Equality of dignity for women takes a step forward

catholic church

Blog by Francis Sullivan, CSSA Chair

I am just in from the official celebratory dinner. It was held in the Cathedral College Hall the very same room where the Assembly conducted its daytime sessions. It was a fun night. Council members, Plenary staff and support crews mixed freely after what has been an exacting week.

At the beginning of this week, I made the point that the success of Assembly motions would come down to wordsmithing. At a very practical level that was true. But it does not tell the entire story. Most of the proposed motions did pass with a tweaking of a phrase or with the addition of a concept here and there. This usually was to satisfy someone’s ‘pet issue’ or give the nod to a particular interest group. However, this was not the case with the issue of the treatment of women by the Assembly.

When the bishops voted down all the motions dealing with the equality of dignity for women the reaction was visceral. As it should have been. No other issue has been more consistently front of mind in the years of consultation for the Plenary Council. No other issue stood as a testament to the Church’s approach to contemporary Western life. Wordsmithing would never be sufficient to turn around the self-imposed Plenary crisis of the episcopal ‘no vote’! Only attitudinal change would.

Almost immediately after the Wednesday morning tea break protest, the dynamics shifted. A tangible change in attitude and approach moved across the workings of the Assembly. Council members realised the stakes were high. None more so than the bishops. Although we will never know what led them to make such a damaging decision, it was clear to me that whatever was to return for a second round of voting was going to be received by the bishops in a completely different light.

And what was put back on the table was different. It was pleasing to see that not only were the motions grounded in the equality of dignity between women and men, but there was recognition of the need for the ‘protection of the personal dignity and rights of women.’ An acknowledgement that the right to participate in Church decision-making structures, for example, is equally shared between women and men. This is a paradigm shift.

So too is the commitment in the motions to enhance the role of women by overcoming the cultural and other assumptions that lead to inequality. Again an open acknowledgement that the injustice experienced by women in the Church has deep structural, attitudinal and behavioural roots.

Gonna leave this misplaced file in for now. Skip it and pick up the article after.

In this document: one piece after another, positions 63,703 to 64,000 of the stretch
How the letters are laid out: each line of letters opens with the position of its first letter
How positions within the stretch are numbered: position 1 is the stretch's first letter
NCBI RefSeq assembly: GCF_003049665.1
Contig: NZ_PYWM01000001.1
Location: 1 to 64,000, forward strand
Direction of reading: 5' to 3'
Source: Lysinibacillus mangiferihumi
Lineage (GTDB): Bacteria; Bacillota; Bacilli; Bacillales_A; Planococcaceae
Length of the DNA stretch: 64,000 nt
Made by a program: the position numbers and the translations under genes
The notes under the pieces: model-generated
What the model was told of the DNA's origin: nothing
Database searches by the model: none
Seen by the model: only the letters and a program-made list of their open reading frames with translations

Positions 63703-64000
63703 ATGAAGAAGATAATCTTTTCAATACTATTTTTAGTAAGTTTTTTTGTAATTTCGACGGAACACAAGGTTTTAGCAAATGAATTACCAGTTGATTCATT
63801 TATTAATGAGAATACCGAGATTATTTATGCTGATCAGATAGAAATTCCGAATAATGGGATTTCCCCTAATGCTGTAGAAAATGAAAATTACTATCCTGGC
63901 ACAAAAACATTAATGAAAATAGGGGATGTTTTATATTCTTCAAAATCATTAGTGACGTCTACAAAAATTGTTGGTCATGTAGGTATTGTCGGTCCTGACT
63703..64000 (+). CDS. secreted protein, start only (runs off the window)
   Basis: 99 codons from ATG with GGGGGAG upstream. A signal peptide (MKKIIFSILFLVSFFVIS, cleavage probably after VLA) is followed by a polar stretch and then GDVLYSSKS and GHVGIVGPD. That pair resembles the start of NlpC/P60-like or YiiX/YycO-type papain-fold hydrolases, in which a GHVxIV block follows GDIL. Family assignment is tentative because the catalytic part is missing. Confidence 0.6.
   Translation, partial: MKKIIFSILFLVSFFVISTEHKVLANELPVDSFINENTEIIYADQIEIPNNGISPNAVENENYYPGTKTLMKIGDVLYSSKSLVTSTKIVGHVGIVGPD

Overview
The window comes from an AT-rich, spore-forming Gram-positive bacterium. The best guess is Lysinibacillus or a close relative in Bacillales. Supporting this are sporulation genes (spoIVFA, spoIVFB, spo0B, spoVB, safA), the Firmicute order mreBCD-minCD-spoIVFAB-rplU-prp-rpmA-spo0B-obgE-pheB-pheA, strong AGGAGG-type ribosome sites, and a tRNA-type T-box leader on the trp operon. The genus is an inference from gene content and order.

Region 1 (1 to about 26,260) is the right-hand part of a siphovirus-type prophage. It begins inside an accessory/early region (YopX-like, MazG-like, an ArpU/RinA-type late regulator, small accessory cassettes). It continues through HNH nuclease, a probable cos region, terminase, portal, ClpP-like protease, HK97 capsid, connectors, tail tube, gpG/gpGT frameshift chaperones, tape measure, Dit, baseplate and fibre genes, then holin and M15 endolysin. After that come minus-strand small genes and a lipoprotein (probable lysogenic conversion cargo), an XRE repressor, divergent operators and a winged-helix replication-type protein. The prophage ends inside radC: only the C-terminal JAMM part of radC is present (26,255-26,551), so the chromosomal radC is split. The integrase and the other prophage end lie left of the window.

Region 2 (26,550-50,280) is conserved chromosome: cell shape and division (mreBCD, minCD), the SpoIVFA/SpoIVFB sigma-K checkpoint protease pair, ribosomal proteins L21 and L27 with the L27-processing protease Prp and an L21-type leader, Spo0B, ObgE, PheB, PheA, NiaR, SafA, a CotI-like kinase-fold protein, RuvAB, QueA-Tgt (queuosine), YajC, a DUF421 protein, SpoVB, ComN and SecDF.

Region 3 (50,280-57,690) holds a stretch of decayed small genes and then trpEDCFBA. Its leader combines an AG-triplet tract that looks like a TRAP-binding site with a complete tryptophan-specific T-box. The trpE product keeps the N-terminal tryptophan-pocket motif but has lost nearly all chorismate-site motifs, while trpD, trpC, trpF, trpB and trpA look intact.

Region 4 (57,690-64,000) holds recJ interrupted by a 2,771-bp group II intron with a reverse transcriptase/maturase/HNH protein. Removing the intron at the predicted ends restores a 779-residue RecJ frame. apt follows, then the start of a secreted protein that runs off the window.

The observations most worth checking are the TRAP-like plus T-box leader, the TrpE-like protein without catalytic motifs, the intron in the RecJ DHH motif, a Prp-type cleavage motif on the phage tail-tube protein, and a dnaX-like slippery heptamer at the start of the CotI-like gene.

As a further indicator of the breakdown in episcopal resistance, the motion calling for openness by the bishops to the prospect of women deacons passed with an overwhelming majority.

Whether this episcopal about-face will ‘cut through’ in the public square is probably doubtful. Actions always speak louder than words.

I have a few reflections spinning around in my head that I will post next week. Thank you to all who have made contact this week. It has been an honour to be a member of the Plenary Council.

I want to sign off with just one further thought. As we sat through the sessions and sought to discern what the Spirit was saying, I was acutely aware of the intensity of the experience for the members. We carried with us the intimate voices of those we love, those we know who have made pleas for change, those who have lost hope and those who fear hope’s fate. For me, crafting the motions was far more than a philosophical exercise. It is probably best described as placing an existential lens over the words. A desire to see in print what can expand in meaning into inclusive and welcoming tones that captures the lives of people in all their circumstances, hopes, aspirations and need.

The Assembly was continually asked to see how the motions could lead to a more Christ-centered Church. Without those quiet, tenderly held voices coming to the table, I couldn’t see how that Church would arrive.

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